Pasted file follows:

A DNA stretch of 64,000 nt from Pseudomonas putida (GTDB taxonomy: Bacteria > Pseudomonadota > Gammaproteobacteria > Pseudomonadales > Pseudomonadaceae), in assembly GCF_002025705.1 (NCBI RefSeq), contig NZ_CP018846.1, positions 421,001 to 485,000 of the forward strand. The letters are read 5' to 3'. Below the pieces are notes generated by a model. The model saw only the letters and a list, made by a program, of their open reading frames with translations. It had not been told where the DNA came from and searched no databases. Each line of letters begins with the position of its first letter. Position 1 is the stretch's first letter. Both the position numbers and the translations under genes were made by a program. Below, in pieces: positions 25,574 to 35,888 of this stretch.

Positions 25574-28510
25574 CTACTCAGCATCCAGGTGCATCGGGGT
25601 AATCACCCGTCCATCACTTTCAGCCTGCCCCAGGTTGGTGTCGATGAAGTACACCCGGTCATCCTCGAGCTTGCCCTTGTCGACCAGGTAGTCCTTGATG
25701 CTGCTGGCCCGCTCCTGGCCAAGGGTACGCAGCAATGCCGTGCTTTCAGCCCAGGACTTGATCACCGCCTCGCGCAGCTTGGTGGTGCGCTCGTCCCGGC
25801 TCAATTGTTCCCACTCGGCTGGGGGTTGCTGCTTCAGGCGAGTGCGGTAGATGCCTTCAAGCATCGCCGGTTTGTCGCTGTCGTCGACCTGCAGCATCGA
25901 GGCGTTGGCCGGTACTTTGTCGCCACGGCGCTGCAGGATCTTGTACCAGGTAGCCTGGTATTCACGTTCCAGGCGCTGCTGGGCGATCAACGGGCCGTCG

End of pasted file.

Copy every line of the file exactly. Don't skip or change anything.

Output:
A DNA stretch of 64,000 nt from Pseudomonas putida (GTDB taxonomy: Bacteria > Pseudomonadota > Gammaproteobacteria > Pseudomonadales > Pseudomonadaceae), in assembly GCF_002025705.1 (NCBI RefSeq), contig NZ_CP018846.1, positions 421,001 to 485,000 of the forward strand. The letters are read 5' to 3'. Below the pieces are notes generated by a model. The model saw only the letters and a list, made by a program, of their open reading frames with translations. It had not been told where the DNA came from and searched no databases. Each line of letters begins with the position of its first letter. Position 1 is the stretch's first letter. Both the position numbers and the translations under genes were made by a program. Below, in pieces: positions 25,574 to 35,888 of this stretch.

Positions 25574-28510
25574 CTACTCAGCATCCAGGTGCATCGGGGT
25601 AATCACCCGTCCATCACTTTCAGCCTGCCCCAGGTTGGTGTCGATGAAGTACACCCGGTCATCCTCGAGCTTGCCCTTGTCGACCAGGTAGTCCTTGATG
25701 CTGCTGGCCCGCTCCTGGCCAAGGGTACGCAGCAATGCCGTGCTTTCAGCCCAGGACTTGATCACCGCCTCGCGCAGCTTGGTGGTGCGCTCGTCCCGGC
25801 TCAATTGTTCCCACTCGGCTGGGGGTTGCTGCTTCAGGCGAGTGCGGTAGATGCCTTCAAGCATCGCCGGTTTGTCGCTGTCGTCGACCTGCAGCATCGA
25901 GGCGTTGGCCGGTACTTTGTCGCCACGGCGCTGCAGGATCTTGTACCAGGTAGCCTGGTATTCACGTTCCAGGCGCTGCTGGGCGATCAACGGGCCGTCG